including penicillin, vancomycin, methicillin and tetracycline, while they showed
moderate resistance to nitrofurantoin and ciprofloxacin.
Resistance to multiple classes of antibiotics is common in enterococci as had
seen in this study, this finding was alarming as infection due to MDR enterococcal
isolates are difficult to treat (Saifi et al., 2008). Enterococci showed a great
resistance to most of the commonly used antibiotics in hospitals where development
of antibiotic resistance is often related to the overuse, and misuse of the antibiotics
prescribed. Iraq is one of the developing countries where all types of antibiotics are
sold over the counter, an attitude that encourages self-medication.
The high incidence of vancomycin-resistant enterococci (VRE) isolated in
hospitals throughout the world was reported as 100% in Poland and Korea (Kawalec
et al., 2001; Jung et al., 2006). Furthermore, VRE incidence rate was 30.5% in
Greece (Simeon et al., 2006). This high incidence has been also observed in our
study (Hilla/ Iraq) 71.43%. The prevalence of vancomycin resistance in enterococci
(VRE) has dramatically increased in few years (Schouten et al., 2000).
The source of resistant organisms in the study population could be food,
water, and/or person-to-person transfer. Lack of proper hand hygiene and
overcrowding in health care facilities may enhance the spread of the antibiotic
resistant organisms. Uncontrolled consumption of antimicrobial agents is likely to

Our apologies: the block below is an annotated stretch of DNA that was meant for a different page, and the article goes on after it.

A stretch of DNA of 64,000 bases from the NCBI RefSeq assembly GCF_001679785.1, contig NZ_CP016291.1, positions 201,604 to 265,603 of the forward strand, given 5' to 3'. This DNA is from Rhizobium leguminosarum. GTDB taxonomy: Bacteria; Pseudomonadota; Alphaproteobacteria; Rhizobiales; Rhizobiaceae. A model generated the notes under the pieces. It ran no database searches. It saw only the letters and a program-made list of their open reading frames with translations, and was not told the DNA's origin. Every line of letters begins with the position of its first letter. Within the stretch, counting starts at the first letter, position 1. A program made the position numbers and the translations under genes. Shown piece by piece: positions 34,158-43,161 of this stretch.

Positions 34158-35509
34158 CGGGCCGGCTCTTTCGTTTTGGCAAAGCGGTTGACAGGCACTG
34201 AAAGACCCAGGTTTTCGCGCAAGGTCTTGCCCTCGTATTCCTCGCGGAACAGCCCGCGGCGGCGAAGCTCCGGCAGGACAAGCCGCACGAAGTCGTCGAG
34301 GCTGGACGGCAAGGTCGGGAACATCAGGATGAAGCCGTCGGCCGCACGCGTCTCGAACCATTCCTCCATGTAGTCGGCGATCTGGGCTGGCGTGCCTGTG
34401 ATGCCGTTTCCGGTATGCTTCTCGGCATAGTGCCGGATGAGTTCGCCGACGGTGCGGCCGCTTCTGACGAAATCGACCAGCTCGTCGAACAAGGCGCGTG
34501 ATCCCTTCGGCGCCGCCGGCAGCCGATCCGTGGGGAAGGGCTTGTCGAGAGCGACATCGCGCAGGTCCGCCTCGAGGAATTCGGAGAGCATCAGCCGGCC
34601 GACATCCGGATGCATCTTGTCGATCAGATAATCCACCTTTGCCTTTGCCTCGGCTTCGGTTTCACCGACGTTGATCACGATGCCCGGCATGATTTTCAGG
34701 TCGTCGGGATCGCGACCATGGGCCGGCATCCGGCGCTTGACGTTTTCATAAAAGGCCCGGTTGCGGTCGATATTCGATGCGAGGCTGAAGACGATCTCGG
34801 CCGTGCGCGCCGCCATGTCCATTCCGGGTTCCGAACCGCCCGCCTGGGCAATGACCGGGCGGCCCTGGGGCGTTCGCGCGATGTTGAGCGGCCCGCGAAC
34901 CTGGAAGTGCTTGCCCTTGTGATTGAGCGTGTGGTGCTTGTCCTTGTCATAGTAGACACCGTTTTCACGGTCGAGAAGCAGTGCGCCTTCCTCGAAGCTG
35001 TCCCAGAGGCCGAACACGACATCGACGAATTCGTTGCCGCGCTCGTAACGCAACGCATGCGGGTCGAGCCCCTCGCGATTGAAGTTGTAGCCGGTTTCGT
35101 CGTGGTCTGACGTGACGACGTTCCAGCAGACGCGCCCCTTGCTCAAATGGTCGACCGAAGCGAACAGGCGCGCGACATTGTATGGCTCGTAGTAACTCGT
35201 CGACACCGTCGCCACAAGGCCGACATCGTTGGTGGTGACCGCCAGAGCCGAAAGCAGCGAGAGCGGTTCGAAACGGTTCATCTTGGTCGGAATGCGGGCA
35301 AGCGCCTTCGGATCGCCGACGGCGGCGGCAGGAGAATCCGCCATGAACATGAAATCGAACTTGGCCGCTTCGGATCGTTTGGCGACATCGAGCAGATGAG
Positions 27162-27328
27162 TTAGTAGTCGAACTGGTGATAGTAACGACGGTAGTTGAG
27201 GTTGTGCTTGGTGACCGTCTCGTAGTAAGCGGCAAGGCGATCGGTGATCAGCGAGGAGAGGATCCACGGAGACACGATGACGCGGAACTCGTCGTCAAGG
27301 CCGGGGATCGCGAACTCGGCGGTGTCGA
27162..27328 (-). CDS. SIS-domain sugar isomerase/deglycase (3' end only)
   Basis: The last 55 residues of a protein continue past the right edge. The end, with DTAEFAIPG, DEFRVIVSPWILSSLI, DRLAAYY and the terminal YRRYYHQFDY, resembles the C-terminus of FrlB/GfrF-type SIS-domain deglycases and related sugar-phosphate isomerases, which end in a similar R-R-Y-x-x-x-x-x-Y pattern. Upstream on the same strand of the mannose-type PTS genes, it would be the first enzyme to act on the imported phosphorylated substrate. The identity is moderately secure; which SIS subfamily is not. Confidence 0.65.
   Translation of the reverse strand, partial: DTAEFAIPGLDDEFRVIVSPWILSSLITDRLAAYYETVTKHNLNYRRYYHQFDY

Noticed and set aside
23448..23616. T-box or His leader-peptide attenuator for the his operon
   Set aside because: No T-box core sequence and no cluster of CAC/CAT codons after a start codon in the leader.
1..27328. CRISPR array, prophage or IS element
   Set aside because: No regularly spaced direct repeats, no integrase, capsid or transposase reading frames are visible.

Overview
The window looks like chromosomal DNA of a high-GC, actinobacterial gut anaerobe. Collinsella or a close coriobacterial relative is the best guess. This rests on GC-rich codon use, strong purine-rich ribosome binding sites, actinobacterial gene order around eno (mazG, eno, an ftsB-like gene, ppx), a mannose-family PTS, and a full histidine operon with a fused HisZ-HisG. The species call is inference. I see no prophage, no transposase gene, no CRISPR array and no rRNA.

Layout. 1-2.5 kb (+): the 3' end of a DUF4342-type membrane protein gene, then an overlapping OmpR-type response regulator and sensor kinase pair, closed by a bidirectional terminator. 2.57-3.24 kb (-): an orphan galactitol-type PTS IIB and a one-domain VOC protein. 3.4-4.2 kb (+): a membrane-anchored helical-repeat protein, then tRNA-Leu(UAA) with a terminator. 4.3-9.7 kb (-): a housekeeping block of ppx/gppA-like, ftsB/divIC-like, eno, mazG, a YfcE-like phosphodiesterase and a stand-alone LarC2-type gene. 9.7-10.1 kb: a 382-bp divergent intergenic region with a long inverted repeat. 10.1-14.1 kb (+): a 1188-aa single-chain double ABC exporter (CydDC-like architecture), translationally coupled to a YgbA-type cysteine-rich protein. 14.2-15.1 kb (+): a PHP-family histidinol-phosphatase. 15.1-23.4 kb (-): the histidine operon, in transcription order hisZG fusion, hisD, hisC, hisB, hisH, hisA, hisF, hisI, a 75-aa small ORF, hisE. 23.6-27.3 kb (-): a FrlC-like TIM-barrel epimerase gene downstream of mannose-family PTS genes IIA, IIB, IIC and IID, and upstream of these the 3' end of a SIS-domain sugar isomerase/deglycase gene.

play a major role in the development of antibiotic resistant bacteria as suggested by
Ruppe et al. (2009).
In addition to that, all the isolates were sensitive to teicoplanin, and this
revealed that all the VRE isolates in this study showed Van B phenotype, this result
was accordant with result of Bell et al. in Australia (1998) who showed high
prevalence of Van B phenotype among his enterococcal isolates. Moreover, most of
the reported VRE in India were of VanB or VanC phenotype (Karmarkar et al, 2004;
Taneja et al, 2004).
Vancomycin-resistant enterococci (VRE) were first reported in 1980s, nearly
30 years after vancomycin was clinically introduced. The primary inciting factor was
6
likely the use of orally administered vancomycin for treating antibiotic-associated
diarrhea in hospitals (Arthur et al., 1996).
Five phenotypes of vancomycin resistance; termed van A, van B, van C, van
D, and van E are known. The van A and van B phenotypes are clinically significant
as these phenotypes can be induced by vancomycin use. Van A enterococcal
isolates exhibit high-level resistance to both vancomycin and teicoplanin, while van